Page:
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The Lord’s Supper
ItsFoundation Function Focus Form Fidelity Frequency Fellowship
The Lord’s Supper is one of two Christian ordinances; the other is NT (believer’s) baptism. The origin, function and focus of the Lord’s Supper and the fidelity, fellowship and the frequency with which it is to be observed are vital truths. They all have to do with the glory of the Lord, and comprise part of the holy commission of the local church in its witness to that glory.1
Who instituted the Lord’s Supper; when was it instituted?
The origin of the Lord’s Supper is presented in the following portions of God’s word (the emphasis given in each synoptic Gospel is noted later):
• • • • Matthew 26:26-29; Mark 14:22-25; Luke 22:19-20; 1 Corinthians 11:23-26
The Lord instituted His Supper on the night of His betrayal just before suffering on the cross. “And he took bread, and gave thanks, and brake it, and gave unto them, saying, ‘This is my body which is given for you: this do in remembrance of me’. Likewise also the cup after supper, saying, ‘This cup is the new testament in my blood, which is shed for you’” (Lk 22:19-20). It is not “our” Supper nor the “Church’s Supper.” Neither is it the “Father’s Supper.” It is not spoken of as the “Son’s Supper” in Scripture. It is the LORD’S SUPPER—the emphasis is upon His lordship rather than on His sonship (1 Cor 11:20). The Corinthian chapter in which it is mentioned is an emphatic reference to Christ’s lordship (the Lord’s Supper, v 20; a revelation from the Lord, v 23; the Lord’s death, v 26; cup of the Lord v 27; body and blood of the Lord, v 27; the Lord’s body, v 29; chastening of the Lord, v 32). When Paul corrected the Corinthians over their dishonoring observance of the Supper, he aptly reminded them that it was instituted by the Lord Jesus, who was his authority concerning it. “For I have received of the Lord that which also I delivered unto you, That the Lord Jesus the same night in which he was betrayed took bread” (1 Cor 11:23).2 The title “Lord Jesus” brings into view the divine lordship of the once despised and rejected Man. The Supper therefore is to be owned by those who acknowledge Him as Lord and observed with His lordship in view.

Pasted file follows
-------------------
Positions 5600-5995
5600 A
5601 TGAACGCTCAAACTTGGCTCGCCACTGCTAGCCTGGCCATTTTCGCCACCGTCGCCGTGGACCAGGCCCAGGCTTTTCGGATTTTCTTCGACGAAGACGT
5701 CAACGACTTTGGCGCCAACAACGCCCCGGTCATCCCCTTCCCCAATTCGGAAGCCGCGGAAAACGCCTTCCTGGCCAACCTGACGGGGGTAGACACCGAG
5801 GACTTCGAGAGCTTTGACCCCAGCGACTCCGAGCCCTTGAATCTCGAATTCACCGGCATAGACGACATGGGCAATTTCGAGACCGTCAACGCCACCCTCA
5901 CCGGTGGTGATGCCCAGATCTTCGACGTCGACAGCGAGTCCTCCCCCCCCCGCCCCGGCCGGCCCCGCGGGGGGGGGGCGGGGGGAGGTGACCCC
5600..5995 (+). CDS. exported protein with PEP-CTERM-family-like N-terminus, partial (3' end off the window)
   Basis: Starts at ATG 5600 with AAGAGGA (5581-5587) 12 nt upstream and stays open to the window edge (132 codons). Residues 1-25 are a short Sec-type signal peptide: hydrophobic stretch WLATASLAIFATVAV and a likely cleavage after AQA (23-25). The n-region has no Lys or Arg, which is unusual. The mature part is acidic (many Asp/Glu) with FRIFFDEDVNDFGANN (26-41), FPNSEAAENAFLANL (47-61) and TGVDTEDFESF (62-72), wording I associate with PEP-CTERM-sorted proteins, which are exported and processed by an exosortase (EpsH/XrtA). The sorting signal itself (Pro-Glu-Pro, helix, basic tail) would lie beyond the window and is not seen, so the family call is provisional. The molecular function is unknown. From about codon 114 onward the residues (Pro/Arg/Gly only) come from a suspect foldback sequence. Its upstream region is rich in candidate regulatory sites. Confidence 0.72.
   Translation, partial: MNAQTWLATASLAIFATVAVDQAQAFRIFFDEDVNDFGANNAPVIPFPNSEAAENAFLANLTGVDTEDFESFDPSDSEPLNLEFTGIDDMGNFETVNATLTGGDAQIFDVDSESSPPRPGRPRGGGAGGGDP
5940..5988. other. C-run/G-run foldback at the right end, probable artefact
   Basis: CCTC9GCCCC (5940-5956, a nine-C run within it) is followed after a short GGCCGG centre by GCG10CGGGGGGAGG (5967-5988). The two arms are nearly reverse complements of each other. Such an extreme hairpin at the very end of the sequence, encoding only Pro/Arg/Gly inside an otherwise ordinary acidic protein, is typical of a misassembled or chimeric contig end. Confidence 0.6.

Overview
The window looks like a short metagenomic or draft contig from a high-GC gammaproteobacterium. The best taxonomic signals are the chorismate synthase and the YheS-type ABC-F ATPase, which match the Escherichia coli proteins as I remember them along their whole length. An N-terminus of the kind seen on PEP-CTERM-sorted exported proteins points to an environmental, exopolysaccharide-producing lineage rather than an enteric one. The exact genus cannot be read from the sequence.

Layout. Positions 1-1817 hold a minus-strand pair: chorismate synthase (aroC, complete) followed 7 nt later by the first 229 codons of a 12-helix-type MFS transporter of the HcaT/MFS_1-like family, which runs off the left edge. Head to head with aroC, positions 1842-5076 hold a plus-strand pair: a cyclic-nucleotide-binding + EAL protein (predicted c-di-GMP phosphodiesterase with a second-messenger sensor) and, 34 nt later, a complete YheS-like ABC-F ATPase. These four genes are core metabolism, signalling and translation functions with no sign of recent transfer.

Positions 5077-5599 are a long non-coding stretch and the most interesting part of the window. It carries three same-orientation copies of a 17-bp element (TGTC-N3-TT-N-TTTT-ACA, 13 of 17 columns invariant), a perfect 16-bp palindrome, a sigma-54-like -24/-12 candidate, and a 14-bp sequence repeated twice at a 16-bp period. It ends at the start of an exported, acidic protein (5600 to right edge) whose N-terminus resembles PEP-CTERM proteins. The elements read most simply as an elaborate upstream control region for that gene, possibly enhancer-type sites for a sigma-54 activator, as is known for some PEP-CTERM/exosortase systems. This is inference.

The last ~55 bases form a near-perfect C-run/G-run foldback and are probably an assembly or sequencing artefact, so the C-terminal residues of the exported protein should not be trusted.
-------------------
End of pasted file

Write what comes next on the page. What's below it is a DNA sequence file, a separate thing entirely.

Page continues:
The Supper is also referred to in Scripture as “the breaking of bread” (Acts 2:42). The terms “the Mass”, “the Sacrament” and “the Eucharist” are unscriptural. In Eastern houses a loaf of bread always accompanied meals. To be eaten it had to be broken—hence to partake of a meal came to be known as “breaking bread.” 2 Though unique to the NT the Lord’s Supper is prefigured in the OT. It is a memorial or remembrance feast and, as such, it is intimated by the memorial Passover (Ex 12:42-48). The Lord’s Supper © J W de SILVA 1
What is the function and focus of the Lord’s Supper?
Luke and Paul record the Lord’s intention regarding the function and focus of His Supper. The intended sweet simplicity of its observance has over the years become marred by ornate ritual and its sublime purpose maligned by pagan rites. May we who have been entrusted by the Lord with the observance of His Supper, revere its solemn singularity and reverence its simple order, focusing our hearts and minds on its twofold purpose as given by Him. It is a commemoration of the Lord’s Person The Lord instituted the Supper as a commemoration, a remembrance of Him. “This do in remembrance of me” (Lk 22:19-20). Paul reiterated this truth which was revealed to him by the Lord. “And when he had given thanks, he brake it, and said, ‘Take, eat: this is my body, which is broken for you: this do in remembrance of me.’ After the same manner also he took the cup, when he had supped, saying, ‘This cup is the new testament in my blood: this do ye, as oft as ye drink it, in remembrance of me’.” (1 Cor 11:24-25).3 In what sense is the Supper a remembrance of the Lord? In both verses remembrance is anamnesis which means “calling to mind”—here of the Person of Christ. It is not a memorial in the sense of commemorating a dead person. Quite the opposite is true. The Lord is risen, absent and yet present according to His promise (Matt 18:20). Fittingly we observe the Supper on the day of His resurrection, the first day of the week. It is to do with remembering His Person and rendering to Him. Neither is it a remembrance in the sense of “do this in case you forget me.” We come together at the Supper as believers who have not forgotten Him. The Supper is not to revive cold hearts, but it is a corporate expression of hearts already glowing with worship and praise. It is a proclamation of His death The Supper is also a proclamation. Here the Lord’s death—His work is brought in. “For as often as ye eat this bread, and drink this cup, ye do shew [declare] the Lord's death” (1 Cor 11:26). To “show” is not an accurate rendering of the verb kataggello. The partaking is not in any way a representation of the Lord’s death. It is a declaration, an announcement of it. Why is it a declaration of His death?